Published: Wed, 07 Mar 2018
Yip-Chiu-Cheung v The Queen (1994) 2 All E.R. 924
Conspiracy – Criminal Attempts – Drug Trafficking – Mens Rea
The defendant entered into an agreement with an undercover narcotics officer in a hotel in Hong Kong. The agreement was that the defendant was to give the officer 5kg of heroin to be smuggled into Australia. In return, the officer was to receive US$16,000. The police officer never flew into Australia and in fact never met the defendant because of a cancelled flight. The defendant was arrested and charged with conspiracy to traffic drugs contrary to Hong Kong’s penal code. He was convicted and appealed on the ground that in law there was in fact no conspiracy because the police officer never had the requisite mens rea of intent to traffic the drugs as the officer had been in at all times with the authorities in both Hong Kong and in Australia.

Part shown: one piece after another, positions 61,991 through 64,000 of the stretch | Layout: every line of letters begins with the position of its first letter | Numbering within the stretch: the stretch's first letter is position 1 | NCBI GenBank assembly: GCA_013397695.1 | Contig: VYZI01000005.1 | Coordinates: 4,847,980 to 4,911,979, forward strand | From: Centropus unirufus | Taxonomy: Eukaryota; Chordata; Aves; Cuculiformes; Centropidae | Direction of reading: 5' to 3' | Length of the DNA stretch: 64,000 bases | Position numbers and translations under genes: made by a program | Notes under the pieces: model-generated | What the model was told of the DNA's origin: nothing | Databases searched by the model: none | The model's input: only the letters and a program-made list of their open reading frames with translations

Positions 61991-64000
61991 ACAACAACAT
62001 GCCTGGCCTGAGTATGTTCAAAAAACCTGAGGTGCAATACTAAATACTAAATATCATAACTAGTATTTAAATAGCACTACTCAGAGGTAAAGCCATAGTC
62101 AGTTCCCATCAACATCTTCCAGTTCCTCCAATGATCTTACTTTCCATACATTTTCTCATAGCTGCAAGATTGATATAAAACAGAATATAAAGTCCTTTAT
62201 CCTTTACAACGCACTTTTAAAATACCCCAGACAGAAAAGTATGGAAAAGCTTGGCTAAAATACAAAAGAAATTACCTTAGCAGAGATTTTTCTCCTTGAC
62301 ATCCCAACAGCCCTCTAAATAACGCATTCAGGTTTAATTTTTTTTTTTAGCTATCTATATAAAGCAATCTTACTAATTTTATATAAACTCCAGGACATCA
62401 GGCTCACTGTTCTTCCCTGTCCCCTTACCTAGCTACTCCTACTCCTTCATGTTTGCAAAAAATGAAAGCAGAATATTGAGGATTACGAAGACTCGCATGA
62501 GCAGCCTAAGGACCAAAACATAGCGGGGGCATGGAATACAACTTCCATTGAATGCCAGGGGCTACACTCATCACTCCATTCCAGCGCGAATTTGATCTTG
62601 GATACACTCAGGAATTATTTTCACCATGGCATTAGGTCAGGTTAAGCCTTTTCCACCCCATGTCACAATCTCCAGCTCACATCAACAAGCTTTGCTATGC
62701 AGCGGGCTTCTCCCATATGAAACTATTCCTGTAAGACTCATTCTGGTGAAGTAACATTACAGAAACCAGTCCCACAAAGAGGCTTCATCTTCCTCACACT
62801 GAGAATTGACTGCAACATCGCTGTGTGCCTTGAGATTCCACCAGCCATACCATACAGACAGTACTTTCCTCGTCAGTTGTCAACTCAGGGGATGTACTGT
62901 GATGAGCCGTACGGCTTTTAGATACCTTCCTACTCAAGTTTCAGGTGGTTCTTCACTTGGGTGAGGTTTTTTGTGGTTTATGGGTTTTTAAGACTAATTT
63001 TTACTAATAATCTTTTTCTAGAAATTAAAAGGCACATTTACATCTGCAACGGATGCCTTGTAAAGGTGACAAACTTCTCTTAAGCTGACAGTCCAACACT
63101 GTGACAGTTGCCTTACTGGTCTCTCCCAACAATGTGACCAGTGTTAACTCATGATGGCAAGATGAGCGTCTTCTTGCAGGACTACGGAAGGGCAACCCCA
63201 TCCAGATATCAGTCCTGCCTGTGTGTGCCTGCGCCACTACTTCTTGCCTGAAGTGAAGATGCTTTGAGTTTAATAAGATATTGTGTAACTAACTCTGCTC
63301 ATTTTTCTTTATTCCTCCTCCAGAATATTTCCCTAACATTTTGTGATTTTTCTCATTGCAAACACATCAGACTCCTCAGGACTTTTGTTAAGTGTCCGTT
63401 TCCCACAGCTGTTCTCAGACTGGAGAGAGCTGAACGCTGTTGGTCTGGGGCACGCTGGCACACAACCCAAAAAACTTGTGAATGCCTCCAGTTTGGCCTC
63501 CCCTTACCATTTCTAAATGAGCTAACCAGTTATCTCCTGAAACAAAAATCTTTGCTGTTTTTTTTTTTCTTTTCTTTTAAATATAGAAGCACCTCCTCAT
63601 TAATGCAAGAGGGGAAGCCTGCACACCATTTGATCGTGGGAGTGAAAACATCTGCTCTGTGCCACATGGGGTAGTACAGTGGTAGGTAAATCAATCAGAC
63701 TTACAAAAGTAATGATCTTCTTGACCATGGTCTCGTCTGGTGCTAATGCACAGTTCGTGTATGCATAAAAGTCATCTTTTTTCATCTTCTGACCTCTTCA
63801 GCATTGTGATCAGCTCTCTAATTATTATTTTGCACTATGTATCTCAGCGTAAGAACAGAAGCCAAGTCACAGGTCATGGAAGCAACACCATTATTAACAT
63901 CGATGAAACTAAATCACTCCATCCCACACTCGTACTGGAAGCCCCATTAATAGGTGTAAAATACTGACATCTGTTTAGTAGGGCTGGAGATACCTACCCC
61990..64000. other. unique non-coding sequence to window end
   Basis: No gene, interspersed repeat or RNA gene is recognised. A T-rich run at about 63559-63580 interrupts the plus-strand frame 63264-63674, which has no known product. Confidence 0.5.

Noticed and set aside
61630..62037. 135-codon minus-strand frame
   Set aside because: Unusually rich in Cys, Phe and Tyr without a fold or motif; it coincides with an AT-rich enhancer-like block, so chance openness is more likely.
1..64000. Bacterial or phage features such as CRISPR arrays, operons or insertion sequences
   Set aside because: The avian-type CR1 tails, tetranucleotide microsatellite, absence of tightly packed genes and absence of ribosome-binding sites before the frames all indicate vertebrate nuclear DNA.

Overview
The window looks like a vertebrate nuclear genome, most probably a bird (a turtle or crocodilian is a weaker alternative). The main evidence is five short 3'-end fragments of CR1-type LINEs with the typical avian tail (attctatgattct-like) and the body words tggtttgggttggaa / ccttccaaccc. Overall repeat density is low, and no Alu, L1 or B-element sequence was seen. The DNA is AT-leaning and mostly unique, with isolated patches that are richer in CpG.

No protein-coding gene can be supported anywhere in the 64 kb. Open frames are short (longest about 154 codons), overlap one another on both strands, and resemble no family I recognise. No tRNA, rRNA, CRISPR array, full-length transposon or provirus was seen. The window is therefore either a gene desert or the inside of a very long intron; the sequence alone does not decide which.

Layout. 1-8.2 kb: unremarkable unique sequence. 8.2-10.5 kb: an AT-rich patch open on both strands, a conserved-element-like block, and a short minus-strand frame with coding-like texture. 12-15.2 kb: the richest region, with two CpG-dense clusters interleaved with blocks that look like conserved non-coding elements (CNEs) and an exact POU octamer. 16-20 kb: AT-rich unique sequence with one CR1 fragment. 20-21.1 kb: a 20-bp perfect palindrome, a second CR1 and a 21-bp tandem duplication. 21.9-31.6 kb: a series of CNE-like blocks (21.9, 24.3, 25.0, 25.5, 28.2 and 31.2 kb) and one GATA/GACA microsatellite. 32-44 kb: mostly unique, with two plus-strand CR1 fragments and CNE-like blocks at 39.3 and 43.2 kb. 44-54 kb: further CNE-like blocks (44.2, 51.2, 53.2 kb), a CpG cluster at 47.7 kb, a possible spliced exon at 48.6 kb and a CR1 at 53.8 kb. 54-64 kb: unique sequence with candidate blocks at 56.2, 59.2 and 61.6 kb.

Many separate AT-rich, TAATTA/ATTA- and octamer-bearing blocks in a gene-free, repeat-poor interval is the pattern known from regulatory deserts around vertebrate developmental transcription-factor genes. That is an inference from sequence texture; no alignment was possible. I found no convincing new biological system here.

Did the defendant commit the crime of conspiracy? Whether the undercover police officer had the requisite mens rea to commit the offence of trafficking? Whether both parties to a ‘conspiracy’ require real intent to carry out the crime?
The defendant’s appeal was dismissed. Because the undercover agent had not intended to prevent the heroin being smuggled, but had intended to arrest the defendant and others after the smuggling had occurred, a conspiracy existed. Both parties were guilty, notwithstanding that the authorities were aware of what was occurring and that they did not intend to stop it. The undercover agent of course would not be prosecuted for the offense. The fact that the authorities did not intervene or prevent the offense occurring did not prevent it being a conspiracy.
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